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Piribebuy's Church

Piribebuy (in Guaraní, Pirĩvevúi) is a town and district in the Cordillera Department of Paraguay.[1][2] It is of spontaneous origin, though some attribute its founding to Martin Ledesma de Valderrama in 1636. Since its founding documents were burned during the Paraguayan War, March 8, 1636, was later appointed as its Day of Establishment. Piribebuy is known for its Church "Dulce Nombre de Jesus", also known as "Ñandejará Guasu," and also has a small history museum dedicated to memorabilia from the War of Triple Alliance, explaining Piribebuy's large role in the war, as well as memorabilia from the Chaco War and Colonial Times.


Sketch of the town of Piribebuy, conquered by the Brazilian forces on August 12, 1869, during the Battle of Piribebuy.

Formally known as Capilla Guasú, Piribebuy does not have a known foundation date, due to its possible spontaneous origin, and because the official documentation was destroyed in grand battle of August 12, 1869. In early times used as a mail-post and spot to rest the horses, The Franciscan Gaspar de Medina constructed, in 1744, a church dedicated to Santo Cristo de los Milagros (Ñandejara Guasu in Guaraní, and in English, Holy Jesus of the Miracles).[3]

During the Paraguayan War the city served as the third capital of Paraguay starting December 8, 1868; August 12 of the following year, 1,600 poorly armed men, many of them mere children, spent 5 hours resisting the assault of 20,000 allied Brazilian, Argentine and Uruguayan forces intent on conquest, before finally being overwhelmed[4] At the end of the battle, in which the Hospital de Sangre was burnt down, along with all the wounded inside, many prisoners were decapitated.[5]


In the Guarani language, Piribebuy, more correctly pirĩ vevuĩ, means either "smooth sensation" or "shivers." The name is thought to come from the fact that the area has many refreshing streams and cool breezes. Others suggest that the name comes from píri vevúi, which would mean light reeds or straws. This theory is supported by the Guaranis common use of botanical characters as place names. The Piribebuy River, which starts in Piribebuy, ends at the Paraguay River in a site that is full of reeds.


Piribebuy is located between Route II and Route I, 13 km from Route I on the branch route Rogelio R. Benítez, which intersects Route I at km 64.


The town of Piribebuy is further divided into barrios (Boroughs) of Centro, Santa Ana, San Blas, Maria Auxilliadora and Virgen de Rosario.

Besides the urban area, the district contains the following compañias (sub-municipalities): 4 de Julio, Cañada, Capilla Cué, Chololó, Colonia Piraretá, Cordillera, Guasú Rocái, Ita Guyrá, Itá Moroti, Itá Moroti Guasu, Itá Moroti'i, Itapé, Ita Ybú, Mcal. Estigarribia, Mcal. Lopéz, Naranjo, Ojopoi, Pasito, Paso Jhú, Presidente Franco, Tape Guasú, Yacarey, Yataity, Yhaca, Yhagui Guasú, Yhaguymi, Ykuá Porá, and Yruguá.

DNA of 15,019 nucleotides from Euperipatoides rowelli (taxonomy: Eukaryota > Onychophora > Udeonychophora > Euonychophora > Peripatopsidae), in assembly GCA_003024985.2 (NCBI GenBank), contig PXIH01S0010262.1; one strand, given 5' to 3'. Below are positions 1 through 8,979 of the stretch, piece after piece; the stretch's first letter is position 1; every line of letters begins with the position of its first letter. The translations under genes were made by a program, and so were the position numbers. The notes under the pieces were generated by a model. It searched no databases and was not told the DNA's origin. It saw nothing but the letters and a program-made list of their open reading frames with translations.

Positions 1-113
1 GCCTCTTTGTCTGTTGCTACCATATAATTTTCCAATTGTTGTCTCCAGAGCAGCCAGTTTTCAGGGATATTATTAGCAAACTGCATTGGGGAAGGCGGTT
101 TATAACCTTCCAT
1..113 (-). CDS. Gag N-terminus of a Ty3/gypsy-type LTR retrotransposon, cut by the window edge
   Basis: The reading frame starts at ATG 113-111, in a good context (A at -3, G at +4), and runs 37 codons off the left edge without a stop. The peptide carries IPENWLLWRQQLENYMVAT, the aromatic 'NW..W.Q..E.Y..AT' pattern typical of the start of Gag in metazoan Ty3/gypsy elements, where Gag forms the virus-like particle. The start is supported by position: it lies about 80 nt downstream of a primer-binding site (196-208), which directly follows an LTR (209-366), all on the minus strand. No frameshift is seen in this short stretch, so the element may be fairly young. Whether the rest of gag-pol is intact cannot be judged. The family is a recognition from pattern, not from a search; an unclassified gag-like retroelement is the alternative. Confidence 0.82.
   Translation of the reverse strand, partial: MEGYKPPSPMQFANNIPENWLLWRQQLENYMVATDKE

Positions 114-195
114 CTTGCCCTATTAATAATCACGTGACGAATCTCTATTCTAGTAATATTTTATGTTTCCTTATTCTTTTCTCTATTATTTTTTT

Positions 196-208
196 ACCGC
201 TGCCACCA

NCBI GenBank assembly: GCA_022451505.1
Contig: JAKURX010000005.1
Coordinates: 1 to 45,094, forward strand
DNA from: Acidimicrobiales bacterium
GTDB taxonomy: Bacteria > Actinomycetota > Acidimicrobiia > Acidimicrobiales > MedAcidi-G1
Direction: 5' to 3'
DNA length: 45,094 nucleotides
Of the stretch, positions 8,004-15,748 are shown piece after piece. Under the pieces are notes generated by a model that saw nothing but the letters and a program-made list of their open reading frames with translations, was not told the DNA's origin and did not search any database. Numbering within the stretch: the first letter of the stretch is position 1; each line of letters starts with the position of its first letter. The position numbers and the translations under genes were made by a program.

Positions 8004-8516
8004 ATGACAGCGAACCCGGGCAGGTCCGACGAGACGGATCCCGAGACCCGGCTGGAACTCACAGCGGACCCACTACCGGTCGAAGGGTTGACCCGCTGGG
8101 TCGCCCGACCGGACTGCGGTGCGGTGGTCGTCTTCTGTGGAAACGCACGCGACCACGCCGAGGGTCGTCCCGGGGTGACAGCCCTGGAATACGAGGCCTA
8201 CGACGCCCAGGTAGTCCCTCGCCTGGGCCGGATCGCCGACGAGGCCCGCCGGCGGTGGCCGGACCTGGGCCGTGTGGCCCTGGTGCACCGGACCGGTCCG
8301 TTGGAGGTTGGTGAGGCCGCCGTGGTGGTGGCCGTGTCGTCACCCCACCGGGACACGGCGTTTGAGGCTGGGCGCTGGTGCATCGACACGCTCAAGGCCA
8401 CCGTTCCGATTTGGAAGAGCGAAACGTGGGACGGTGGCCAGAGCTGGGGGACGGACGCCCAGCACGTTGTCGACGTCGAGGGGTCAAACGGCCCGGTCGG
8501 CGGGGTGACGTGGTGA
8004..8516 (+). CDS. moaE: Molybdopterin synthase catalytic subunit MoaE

The spelling change stems from the oral Guarani name being transliterated into written Spanish.


According to the 2002 National Census this district has a total population of 19594 inhabitants, from this total population 9617 lives in the urban area, almost half of it.


Tourism plays an important role in the economy of Piribebuy, as people come for the abundant nature that surrounds the city, its rich history, and its famous artisan crafts; most notably, the Poncho Para´í or Poncho de 60 listas ("Poncho of 60 stripes"),[6] whose methods of fabrication are passed generation to generation.[7]


The town of Piribebuy is 10 km away from the National Route N° 2, which connects Coronel Oviedo with the country's capital.

Patron Saints[edit]

Piribebuy has two patron saints. The first is Ñandejará Guasu, who is celebrated on January 18, and the second is Saint Blaise, who is celebrated on February 3.


  • The information in this article is based on a translation of its German equivalent, the Spanish equivalent, and interviews with the Director of the Comandante Pedro Paul Caballero Historical Museum.
  1. ^ "Piribebuy en Semana Santa: caña, queso, moringa y... religión - Viajes - ABC Color". www.abc.com.py (in Spanish). Retrieved August 20, 2022.
  2. ^ "Pirĩvevúi in Spanish - Guarani-Spanish Dictionary | Glosbe". app.glosbe.com (in Spanish). Retrieved August 20, 2022.
  3. ^ "Piribebuy.com – Historia" (in Spanish). Archived from the original on January 7, 2009. Retrieved January 26, 2010.
  4. ^ "Juan Crisóstomo Centurión – Reminiscencias Históricas sobre la Guerra del Paraguay , ch.4, pg. 19" (PDF) (in Spanish). Archived from the original (PDF) on July 20, 2011. Retrieved January 27, 2010.
  5. ^ "Baruja, Paiva, Pinto – Una Historia del Paraguay" (in Spanish). Archived from the original on July 6, 2011. Retrieved January 27, 2010.
  6. ^ "Archive Abc Digital" (in Spanish). Retrieved January 27, 2010.
  7. ^ "Piribebuy.com – Artesanía" (in Spanish). Retrieved January 27, 2010.[permanent dead link]

Coordinates: 25°28′45″S 57°03′00″W / 25.47917°S 57.05000°W / -25.47917; -57.05000